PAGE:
About

Marina Farr completed her PhD in Economics in November 2013 at James Cook University. Her research project titled ‘Estimating the demand for and economic value of ‘fish’ in the recreational fishing and tourism sectors: general methodological issues and empirical findings relevant tothe Great Barrier Reef’. Her research interests include natural resource economics and management, environmental economics, non-market valuation techniques, tourism economics and recreational fisheries. Marina is currently involved in the research projects looking at the relative social and economic values of residents and tourists in the Great Barrier Reef and Wet Tropics World Heritage Areas and the economic costs associated with macro-algae productions.

Current and recent research projects involved in include:

  • Harnessing the science of social marketing & behaviour change for improved water quality in the Great Barrier Reef: An action research project (2016-2018)
  • Multiple benefits & knowledge systems of Indigenous Land Management Projects/Programs (ILMPs) - Economic perspectives (2016-2018)
  • Research priorities for Indigenous Protected Areas across Northern Australia (2015)                      
  • Review of integrated models, frameworks and decision support tools to guide management and planning in Northern Australia (2015)
  • Niugini Black Bass Research - Economic impact of sport fishing business in remote areas of PNG (2015)
  • Socio-economic systems and reef resilience  (2012-2014) 
  • Social and economic values of residents and tourists in the Wet Tropics World Heritage Area  (2012-2014)                                                                                                      
  • Searching for cost-effective methods of achieving key biodiversity outcomes in Northern Australia: are there economies of scale or scope?   (2012-2014)
Interests
Research
  • natural resource economics and management, environmental economics, non-market valuation techniques, tourism economics and recreational fisheries
Research Disciplines
Honours
Awards
  • 2010 to 2013 - JCU PhD Scholarship
  • 2010 to 2013 - • School of Business PhD Funding Scheme, James Cook University
Publications

These are the most recent publications associated with this author. To see a detailed profile of all publications stored at JCU, visit ResearchOnline@JCU. Hover over Altmetrics badges to see social impact.

Journal Articles
More

ResearchOnline@JCU stores 27+ research outputs authored by Dr Marina Farr from 2010 onwards.

Current Funding

Current and recent Research Funding to JCU is shown by funding source and project.

Department of the Environment and Energy - National Environmental Science Programme (NESP) - Northern Australia Environmental Resources Hub

Multiple benefits and knowledge systems of Indigenous Land Management Programs (ILMPs) - Economic perspective

Indicative Funding
$490,800 over 4 years (administered by CDU)
Summary
In addition to creating environmental benefits Indigenous land management programs (ILMPs) generate significant social and economic benefits (henceforth co-benefits). But few of those co-benefits have been quantified or compared across ILMPs. Consequently, under or over investments in some ILMPs could arise. When making investment decisions, governments and others require multiple lines of evidence to help them determine if their investments represent `value for money?. This project will thus provide quantified, comparable data about the co-benefits of various ILMPs ? information that will help ensure more and/or better targeted investments in ILMPs.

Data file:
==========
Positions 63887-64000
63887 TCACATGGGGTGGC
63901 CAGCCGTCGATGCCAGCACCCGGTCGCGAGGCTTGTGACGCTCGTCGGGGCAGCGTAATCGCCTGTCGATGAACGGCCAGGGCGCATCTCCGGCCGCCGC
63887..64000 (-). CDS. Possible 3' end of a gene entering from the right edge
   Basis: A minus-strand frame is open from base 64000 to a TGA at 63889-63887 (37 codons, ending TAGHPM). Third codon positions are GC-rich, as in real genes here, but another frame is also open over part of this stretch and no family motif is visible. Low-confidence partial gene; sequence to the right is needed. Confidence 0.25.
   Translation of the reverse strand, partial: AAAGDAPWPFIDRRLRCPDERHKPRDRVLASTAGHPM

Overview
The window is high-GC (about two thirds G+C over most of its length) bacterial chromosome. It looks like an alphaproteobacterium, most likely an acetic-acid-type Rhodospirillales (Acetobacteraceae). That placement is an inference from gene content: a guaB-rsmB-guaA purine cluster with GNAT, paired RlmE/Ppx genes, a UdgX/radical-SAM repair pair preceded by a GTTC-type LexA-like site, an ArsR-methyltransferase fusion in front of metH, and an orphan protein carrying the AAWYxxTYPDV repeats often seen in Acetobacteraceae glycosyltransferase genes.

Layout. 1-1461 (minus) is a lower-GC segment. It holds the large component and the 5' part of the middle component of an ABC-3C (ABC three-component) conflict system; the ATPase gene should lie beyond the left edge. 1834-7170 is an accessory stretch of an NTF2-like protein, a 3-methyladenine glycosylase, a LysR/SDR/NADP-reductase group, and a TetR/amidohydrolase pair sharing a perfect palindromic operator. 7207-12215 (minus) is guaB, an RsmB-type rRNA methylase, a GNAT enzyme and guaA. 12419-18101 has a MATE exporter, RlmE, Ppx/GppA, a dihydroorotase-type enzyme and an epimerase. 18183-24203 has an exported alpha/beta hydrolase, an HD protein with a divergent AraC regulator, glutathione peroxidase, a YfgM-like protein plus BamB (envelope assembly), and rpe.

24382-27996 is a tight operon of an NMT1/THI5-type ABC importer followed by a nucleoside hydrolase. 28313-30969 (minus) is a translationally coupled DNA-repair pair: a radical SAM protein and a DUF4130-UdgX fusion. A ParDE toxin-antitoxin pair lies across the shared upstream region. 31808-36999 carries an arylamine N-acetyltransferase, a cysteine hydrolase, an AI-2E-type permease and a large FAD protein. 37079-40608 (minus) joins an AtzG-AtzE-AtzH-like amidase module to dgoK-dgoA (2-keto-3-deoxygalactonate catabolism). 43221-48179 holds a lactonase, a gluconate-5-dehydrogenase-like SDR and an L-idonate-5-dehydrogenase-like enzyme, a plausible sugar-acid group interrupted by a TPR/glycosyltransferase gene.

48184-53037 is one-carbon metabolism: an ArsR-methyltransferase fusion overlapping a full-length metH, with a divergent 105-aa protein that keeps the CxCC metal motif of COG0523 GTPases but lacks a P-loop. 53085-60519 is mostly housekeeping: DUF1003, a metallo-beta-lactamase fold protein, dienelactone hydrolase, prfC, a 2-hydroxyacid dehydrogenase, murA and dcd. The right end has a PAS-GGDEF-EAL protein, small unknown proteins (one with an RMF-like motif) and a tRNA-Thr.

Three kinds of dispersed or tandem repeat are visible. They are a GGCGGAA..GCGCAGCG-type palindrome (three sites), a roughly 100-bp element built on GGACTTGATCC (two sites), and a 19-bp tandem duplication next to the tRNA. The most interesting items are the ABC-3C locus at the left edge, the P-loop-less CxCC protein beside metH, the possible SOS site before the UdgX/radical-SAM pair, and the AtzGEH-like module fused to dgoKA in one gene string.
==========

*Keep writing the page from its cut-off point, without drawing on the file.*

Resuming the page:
Investigators
Natalie Stoeckl, Michelle Esparon, Daniel Grainger, Silva Larson and Marina Farr (College of Business and Law & Governance)
Keywords
Indigenous land management; Knowledge Transfer; Indigenous enterprises; Indigenous impact investments; Indigenous protected areas; Economic Impact

Department of the Environment and Energy - National Environmental Science Program (NESP) - Tropical Water Quality Hub (TWQ Hub)

Harnessing the science of social marketing and behaviour change for improved water quality in the GBR: an action research project

Indicative Funding
$480,000 over 3 years
Summary
Working in partnership with staff from the Australian Government's DOtE, DSITI and DEHP, this project will use data collected from land managers and elsewhere to critically evaluate the way water quality improvement programmes are 'marketed'. It will use insights from those evaluations to inform the reconfiguration of marketing and engagement strategies associated with programmes scheduled for roll-out during 2017, demonstrating methods for monitoring and assessing the extent to which these different programmes and changed strategies improve adoption and alter behaviours.
Investigators
Lynne Eagle, Natalie Stoeckl and Marina Farr in collaboration with Michelle Esparon, Meryl Churchill and Rachel Hay (College of Business and Law & Governance)
Keywords
Water Quality; Great Barrier Reef; land managers; Behaviour Change; Social Marketing; assessing impact
Collaboration

The map shows research collaborations by institution from the past 7 years.
Note: Map points are indicative of the countries or states that institutions are associated with.

  • 5+ collaborations
  • 4 collaborations
  • 3 collaborations
  • 2 collaborations
  • 1 collaboration
  • Indicates the Tropics (Torrid Zone)

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Email
Phone
Location
  • 27.206B, Law, Business And Creative Arts (Townsville campus)
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  1. Dr Simon Foale
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  2. Prof Natalie Stoeckl
    Division of Tropical Environments & Societies
  3. Dr Michelle Esparon
    Division of Tropical Environments & Societies
  4. Dr Diane Jarvis
    College of Business, Law & Governance
  5. Dr Hong-Bo Liu
    College of Business, Law & Governance